The gains in elementary reading are a result of the comprehensive implementation of statewide policy, along with key strategies developed to support the State Board of Education’s strategic plan, especially goals 1, 3 and 4:

1. All Students Proficient and Showing Growth in All Assessed Areas
3. Every Child Has Access to a High-Quality Early Childhood Program and
4. Every School Has Effective Teachers and Leaders

Clear goals assisted in the implementation of the Literacy-Based Promotion Act. The Mississippi Department of Education (MDE) used funding allocated from this legislation to develop a K-3 Professional Development System to build teachers’ understanding of the Science of Reading, delivered through the use of Language Essentials for Teachers of Reading and Spelling (LETRS).

The MDE also deployed literacy coaching support to the schools with the greatest need.

In recent months, the MDE has created a virtual coaching model to support teachers in a digital learning environment, and the agency has continued to release resources to assist teachers and families. Mississippi’s Birth to Grade 12 Comprehensive Literacy Plan is currently under revision, as the MDE enhances support for middle grades teachers and teachers of students with disabilities.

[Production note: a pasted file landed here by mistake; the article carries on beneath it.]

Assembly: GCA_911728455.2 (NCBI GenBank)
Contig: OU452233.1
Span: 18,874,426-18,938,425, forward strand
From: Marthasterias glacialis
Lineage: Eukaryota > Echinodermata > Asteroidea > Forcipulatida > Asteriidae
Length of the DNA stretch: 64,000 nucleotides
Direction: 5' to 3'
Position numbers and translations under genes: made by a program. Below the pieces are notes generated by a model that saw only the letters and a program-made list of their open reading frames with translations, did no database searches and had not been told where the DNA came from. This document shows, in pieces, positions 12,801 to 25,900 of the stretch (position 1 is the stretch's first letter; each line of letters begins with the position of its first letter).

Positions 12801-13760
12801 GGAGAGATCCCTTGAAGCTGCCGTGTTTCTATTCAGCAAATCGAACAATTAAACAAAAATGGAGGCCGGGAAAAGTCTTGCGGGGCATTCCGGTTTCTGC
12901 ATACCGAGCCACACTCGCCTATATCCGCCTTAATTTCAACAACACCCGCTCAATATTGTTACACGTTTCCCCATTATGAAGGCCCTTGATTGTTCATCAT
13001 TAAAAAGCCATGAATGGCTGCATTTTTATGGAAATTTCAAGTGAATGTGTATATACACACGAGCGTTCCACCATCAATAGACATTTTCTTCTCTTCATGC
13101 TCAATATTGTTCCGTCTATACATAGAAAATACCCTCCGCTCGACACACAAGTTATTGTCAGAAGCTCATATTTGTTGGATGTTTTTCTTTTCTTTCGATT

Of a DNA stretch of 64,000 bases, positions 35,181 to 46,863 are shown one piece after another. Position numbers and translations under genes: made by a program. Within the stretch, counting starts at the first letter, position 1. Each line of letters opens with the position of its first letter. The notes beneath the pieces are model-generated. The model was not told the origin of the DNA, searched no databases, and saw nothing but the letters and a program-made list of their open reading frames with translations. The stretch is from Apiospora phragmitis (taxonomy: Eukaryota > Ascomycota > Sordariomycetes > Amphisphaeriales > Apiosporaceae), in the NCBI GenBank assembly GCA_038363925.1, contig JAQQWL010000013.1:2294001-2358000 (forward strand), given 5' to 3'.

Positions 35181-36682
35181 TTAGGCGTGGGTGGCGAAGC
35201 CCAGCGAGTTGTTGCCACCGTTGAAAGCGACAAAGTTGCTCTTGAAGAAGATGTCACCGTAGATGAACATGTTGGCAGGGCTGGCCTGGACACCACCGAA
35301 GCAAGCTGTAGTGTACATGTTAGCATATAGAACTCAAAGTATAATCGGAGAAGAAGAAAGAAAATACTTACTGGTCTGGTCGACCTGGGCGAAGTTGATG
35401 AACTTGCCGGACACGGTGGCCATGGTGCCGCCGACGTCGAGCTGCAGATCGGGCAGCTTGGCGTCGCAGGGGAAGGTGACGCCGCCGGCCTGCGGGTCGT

5. You have raised children throughout a political career and now a pandemic. What are the biggest lessons of fatherhood that inform your work as governor?

Fatherhood is definitely humbling! And that has been my experience as Governor so far as well. You need the humility to change course and adapt. You need to be able to take criticism and listen. And you also need the clarity to do what is right, no matter what others say. As much as I enjoy and appreciate the professional work that I do, fatherhood will always be my greatest joy.

1Annie E. Casey Foundation (2020, August 11). Kids Count Data Center. www.datacenter.kidscount.org